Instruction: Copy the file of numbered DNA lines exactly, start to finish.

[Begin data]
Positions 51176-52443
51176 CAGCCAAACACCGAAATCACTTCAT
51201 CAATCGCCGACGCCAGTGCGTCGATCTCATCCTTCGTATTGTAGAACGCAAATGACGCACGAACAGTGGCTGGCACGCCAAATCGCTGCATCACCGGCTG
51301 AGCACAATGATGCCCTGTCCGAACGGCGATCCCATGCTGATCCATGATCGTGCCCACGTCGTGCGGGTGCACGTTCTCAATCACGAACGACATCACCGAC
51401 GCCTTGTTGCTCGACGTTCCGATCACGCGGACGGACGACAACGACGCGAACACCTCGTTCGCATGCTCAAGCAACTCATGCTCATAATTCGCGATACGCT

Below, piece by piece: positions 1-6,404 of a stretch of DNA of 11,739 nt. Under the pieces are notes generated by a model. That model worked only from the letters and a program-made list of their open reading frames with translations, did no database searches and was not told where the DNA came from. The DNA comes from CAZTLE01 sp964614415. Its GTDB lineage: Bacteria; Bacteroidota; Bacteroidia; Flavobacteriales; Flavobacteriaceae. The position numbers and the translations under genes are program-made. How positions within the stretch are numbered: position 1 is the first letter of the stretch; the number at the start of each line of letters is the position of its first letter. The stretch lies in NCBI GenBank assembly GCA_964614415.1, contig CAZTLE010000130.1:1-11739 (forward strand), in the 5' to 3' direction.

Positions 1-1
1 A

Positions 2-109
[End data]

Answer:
Positions 51176-52443
51176 CAGCCAAACACCGAAATCACTTCAT
51201 CAATCGCCGACGCCAGTGCGTCGATCTCATCCTTCGTATTGTAGAACGCAAATGACGCACGAACAGTGGCTGGCACGCCAAATCGCTGCATCACCGGCTG
51301 AGCACAATGATGCCCTGTCCGAACGGCGATCCCATGCTGATCCATGATCGTGCCCACGTCGTGCGGGTGCACGTTCTCAATCACGAACGACATCACCGAC
51401 GCCTTGTTGCTCGACGTTCCGATCACGCGGACGGACGACAACGACGCGAACACCTCGTTCGCATGCTCAAGCAACTCATGCTCATAATTCGCGATACGCT

Below, piece by piece: positions 1-6,404 of a stretch of DNA of 11,739 nt. Under the pieces are notes generated by a model. That model worked only from the letters and a program-made list of their open reading frames with translations, did no database searches and was not told where the DNA came from. The DNA comes from CAZTLE01 sp964614415. Its GTDB lineage: Bacteria; Bacteroidota; Bacteroidia; Flavobacteriales; Flavobacteriaceae. The position numbers and the translations under genes are program-made. How positions within the stretch are numbered: position 1 is the first letter of the stretch; the number at the start of each line of letters is the position of its first letter. The stretch lies in NCBI GenBank assembly GCA_964614415.1, contig CAZTLE010000130.1:1-11739 (forward strand), in the 5' to 3' direction.

Positions 1-1
1 A

Positions 2-109